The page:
How Much Does Training in Virtual Reality Cost?

We have all been the new employee at work; the struggle of remembering new policies, meeting new faces, and hours of training for unfamiliar tasks. 

Companies are so specific and how they want employees to execute a particular task, requiring quality trainers who are consistent across the board. Not only can teaching at a corporate-approved level be difficult, but can also be costly. 

Standard training requires many fluctuating costs, including trainer wages, material fees, and, because of how much technology has invaded the business world, tutorial videos. While these training fundamentals may have worked well in the past, a new era of higher quality, adaptable training is in the making.

Virtual Reality Training 

VR training incorporates advanced technology with higher quality and consistent training techniques on a long-term value scale. Investing in a better product with a simple fixed cost leads to long-term value and ultimately to higher quality training, especially in high-risk professions.

In order to understand the cost of your training, let’s compare this type of technology-based idea with the standard instructor lead training format. 

The initial transition costs over to VR technology will be more BUT it is important to look at the long-term value it will provide for a company. 

In order to install a virtual reality training, there are two main hard costs that a company must be out for.

These fixed costs include: 

  1. Program and Application development 
  2. Purchasing the headsets

The first fixed cost includes the company developing an individual program or app in order to execute the training. 

Depending on the size of the company and the complexity of the app, some sources say this procedure can cost anywhere between $20,000-$75,000. Other experts have claimed that individualized programs can range from $100K to $1 million. 

The second hard cost required is purchasing the actual headsets, which are about $300 apiece.

To put into perspective, Walmart has ordered 1700 headsets to be shipped to their stores, costing a whopping $510K in expenses for the mega-company.

While these numbers seem astronomical, these are the main two fixed costs the company will need to invest in order to complete this training program. Minor updating costs will incur along the way, these two major investments will actually save the company money in the long run. 

Let me explain how…

Although standard training does not require massive initial cost, the smaller fluctuating cost of this procedure adds up over the years.

For example, some costs of standard training might include:

Having to pay for trainers to come in and prepare thousands of employees every month to be up to their company standard is expensive on its own. Include any equipment and material costs or the cost of the actual exercises and this number gets bigger and bigger, especially over the long term.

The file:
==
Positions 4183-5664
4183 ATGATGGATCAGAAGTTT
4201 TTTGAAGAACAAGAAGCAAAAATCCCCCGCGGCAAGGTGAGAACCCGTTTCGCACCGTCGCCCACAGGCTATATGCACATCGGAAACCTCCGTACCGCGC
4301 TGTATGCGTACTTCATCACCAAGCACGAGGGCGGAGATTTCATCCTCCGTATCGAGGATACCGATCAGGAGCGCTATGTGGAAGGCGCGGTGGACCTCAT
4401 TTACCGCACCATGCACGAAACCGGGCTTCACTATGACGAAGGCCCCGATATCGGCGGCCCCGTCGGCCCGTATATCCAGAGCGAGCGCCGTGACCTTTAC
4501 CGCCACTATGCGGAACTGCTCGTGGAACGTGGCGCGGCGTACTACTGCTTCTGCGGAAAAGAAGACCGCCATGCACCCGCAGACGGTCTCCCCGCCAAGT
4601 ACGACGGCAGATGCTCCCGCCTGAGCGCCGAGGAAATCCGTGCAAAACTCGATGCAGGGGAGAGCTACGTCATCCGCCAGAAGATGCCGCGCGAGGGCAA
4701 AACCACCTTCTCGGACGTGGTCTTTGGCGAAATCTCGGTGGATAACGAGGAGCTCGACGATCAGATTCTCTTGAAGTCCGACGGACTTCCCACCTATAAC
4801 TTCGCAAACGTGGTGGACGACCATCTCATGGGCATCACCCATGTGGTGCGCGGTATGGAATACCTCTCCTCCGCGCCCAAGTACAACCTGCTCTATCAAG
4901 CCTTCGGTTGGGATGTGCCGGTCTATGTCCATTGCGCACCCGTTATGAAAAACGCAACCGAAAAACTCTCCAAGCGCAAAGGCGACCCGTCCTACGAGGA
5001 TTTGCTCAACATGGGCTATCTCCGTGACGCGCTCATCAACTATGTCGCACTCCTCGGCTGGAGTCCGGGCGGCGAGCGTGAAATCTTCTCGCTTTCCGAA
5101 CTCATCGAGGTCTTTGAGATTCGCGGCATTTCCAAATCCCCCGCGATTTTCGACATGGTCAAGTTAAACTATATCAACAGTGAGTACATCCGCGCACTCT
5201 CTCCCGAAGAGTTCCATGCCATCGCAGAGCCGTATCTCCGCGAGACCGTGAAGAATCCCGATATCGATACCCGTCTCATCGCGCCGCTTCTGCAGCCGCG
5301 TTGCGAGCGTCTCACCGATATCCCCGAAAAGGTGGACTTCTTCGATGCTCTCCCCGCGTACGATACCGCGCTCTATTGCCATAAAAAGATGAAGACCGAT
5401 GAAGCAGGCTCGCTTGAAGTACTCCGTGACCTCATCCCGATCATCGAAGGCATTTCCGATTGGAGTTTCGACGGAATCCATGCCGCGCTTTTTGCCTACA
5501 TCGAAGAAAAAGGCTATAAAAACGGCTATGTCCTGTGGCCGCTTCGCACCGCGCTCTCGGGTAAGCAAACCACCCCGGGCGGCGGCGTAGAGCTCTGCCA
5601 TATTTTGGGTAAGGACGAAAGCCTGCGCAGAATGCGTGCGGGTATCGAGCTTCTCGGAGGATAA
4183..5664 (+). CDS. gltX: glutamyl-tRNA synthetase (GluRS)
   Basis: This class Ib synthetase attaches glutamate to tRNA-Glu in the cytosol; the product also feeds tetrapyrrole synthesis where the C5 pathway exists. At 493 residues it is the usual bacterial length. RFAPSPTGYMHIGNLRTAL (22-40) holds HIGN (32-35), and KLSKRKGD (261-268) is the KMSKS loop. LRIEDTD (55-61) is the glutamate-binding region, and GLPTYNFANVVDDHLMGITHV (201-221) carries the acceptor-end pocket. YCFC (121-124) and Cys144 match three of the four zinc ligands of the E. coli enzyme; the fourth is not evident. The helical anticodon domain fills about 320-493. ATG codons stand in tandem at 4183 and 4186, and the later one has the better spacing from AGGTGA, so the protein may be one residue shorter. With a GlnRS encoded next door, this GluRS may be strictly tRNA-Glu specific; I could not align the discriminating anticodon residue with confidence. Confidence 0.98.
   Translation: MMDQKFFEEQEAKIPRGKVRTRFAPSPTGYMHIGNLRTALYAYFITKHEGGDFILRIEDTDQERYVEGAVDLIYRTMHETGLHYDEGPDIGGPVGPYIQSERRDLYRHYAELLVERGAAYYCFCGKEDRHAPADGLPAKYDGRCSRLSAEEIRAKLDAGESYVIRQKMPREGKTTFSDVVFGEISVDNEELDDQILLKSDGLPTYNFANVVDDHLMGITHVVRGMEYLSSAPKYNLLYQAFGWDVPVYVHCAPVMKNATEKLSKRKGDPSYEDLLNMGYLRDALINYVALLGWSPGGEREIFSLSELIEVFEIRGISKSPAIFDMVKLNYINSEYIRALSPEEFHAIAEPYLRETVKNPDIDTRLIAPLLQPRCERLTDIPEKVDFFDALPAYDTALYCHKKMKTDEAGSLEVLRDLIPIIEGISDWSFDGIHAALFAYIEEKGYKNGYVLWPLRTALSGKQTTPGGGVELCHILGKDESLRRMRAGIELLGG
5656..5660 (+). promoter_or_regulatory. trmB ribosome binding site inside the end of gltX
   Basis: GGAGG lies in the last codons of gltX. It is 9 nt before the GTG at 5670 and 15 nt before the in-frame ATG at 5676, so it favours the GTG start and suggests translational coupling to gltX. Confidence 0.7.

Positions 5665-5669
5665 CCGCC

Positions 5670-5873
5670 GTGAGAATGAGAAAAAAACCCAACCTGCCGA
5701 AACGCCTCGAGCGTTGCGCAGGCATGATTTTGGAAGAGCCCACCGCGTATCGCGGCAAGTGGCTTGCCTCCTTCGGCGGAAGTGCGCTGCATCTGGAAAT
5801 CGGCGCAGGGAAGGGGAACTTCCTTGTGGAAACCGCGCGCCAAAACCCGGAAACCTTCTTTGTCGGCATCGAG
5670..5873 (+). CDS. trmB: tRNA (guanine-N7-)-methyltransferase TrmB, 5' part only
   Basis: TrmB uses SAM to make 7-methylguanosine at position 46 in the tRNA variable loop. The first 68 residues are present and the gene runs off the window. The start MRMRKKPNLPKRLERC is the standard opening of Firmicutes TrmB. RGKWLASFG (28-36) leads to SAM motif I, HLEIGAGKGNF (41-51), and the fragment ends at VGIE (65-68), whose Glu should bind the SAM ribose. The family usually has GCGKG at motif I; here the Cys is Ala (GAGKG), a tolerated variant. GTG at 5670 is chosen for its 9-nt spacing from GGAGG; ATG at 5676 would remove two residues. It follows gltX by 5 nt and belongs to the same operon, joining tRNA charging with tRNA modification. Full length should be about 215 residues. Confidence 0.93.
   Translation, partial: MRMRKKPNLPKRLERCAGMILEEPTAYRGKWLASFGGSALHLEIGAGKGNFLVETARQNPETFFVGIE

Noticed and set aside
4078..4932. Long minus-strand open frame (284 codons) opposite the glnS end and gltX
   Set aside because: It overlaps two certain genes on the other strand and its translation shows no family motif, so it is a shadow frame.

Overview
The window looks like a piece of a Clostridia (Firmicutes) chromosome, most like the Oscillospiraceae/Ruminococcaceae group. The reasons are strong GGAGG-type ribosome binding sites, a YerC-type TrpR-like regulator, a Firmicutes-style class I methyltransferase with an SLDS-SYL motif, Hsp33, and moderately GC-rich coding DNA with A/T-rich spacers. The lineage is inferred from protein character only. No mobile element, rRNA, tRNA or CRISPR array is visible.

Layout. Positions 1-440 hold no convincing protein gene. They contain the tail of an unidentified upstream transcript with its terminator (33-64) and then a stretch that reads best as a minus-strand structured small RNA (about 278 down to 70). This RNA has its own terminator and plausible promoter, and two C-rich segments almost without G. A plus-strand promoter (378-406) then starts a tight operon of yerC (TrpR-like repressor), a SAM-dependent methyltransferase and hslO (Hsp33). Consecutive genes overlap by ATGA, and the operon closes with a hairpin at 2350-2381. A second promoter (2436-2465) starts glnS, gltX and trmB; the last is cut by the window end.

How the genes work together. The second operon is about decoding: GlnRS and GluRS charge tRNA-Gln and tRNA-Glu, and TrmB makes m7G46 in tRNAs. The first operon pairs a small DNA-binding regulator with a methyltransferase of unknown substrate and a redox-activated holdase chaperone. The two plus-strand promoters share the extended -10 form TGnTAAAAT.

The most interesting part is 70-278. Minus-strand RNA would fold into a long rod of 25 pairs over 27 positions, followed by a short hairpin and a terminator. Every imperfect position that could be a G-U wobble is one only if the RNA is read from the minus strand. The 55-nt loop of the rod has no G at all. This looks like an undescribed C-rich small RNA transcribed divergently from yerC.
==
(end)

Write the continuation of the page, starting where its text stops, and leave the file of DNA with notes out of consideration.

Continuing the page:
One study shows that traditional training methods would have to spend significantly more as your team size increases. When this happens, your cost per trainee will be much higher. With VR, your cost per trainee actually drops if you can train more employees and retain the program for a longer time.

A graph provided by Aucta blog, based on a cost comparison study done by Wright State University College of Nursing and Health compares the cost of training with the number of trainees who had to be trained.

 

It shows that VR training is cheaper than standard instructor-led training in the long run, mainly due to the lack of fluctuating costs that are affected heavily by the economic market.

Because the market plays a role in each of the standard training cost mentioned above, knowing the true cost of training becomes harder to predict year to year 

This information is especially true in high turnover jobs such as delivery drivers or construction workers, allowing new hires to learn from experience in a completely safe environment.

UPS uses HTC Vive VR headsets to help drivers spot potential hazards when ‘driving’ down a virtual road.

“VR creates a hyper-realistic streetscape that will dazzle even the youngest of our drivers whose previous exposure to the technology was through video games.”

Since adding the VR component, the retention rate has climbed to 75 percent.

 Fedex is adapting similar technology, training package handlers in a safe and controlled environment using VR. 

Walmart launched a pilot VR project and saw massively successful results: Trainees reported 30% higher satisfaction and 10-15% more knowledge retention. Aside from this, the training medium allowed Walmart to cut their training time from 8 hours to 15 minutes and eliminate travel costs. 

Similar to UPS, Walmart has seen retention rates increase once it used VR as a training tool. Test scores at its academies have increased 10 to 15 percent when students use VR.

Vr training also benefits high-risk professionals such as pilots. The technology is able to put pilots in challenging and uncomfortable real-life situations in a safe simulation.

In reference to cost, VR reduces the need for large hardware components and modularity possibilities, making the VR alternative more efficient and reasonably accessible for flight schools.

VR training has the unmatched ability to simulate, customize, and capture performance data for a wide variety of situations, offering the best long-term value option available on the market. 

 

*Written by Zuzu Pasch*

Comments (1)

Flight training! This is huge. VR is the future of flight training for sure.

Comment to Alden Witte Cancel reply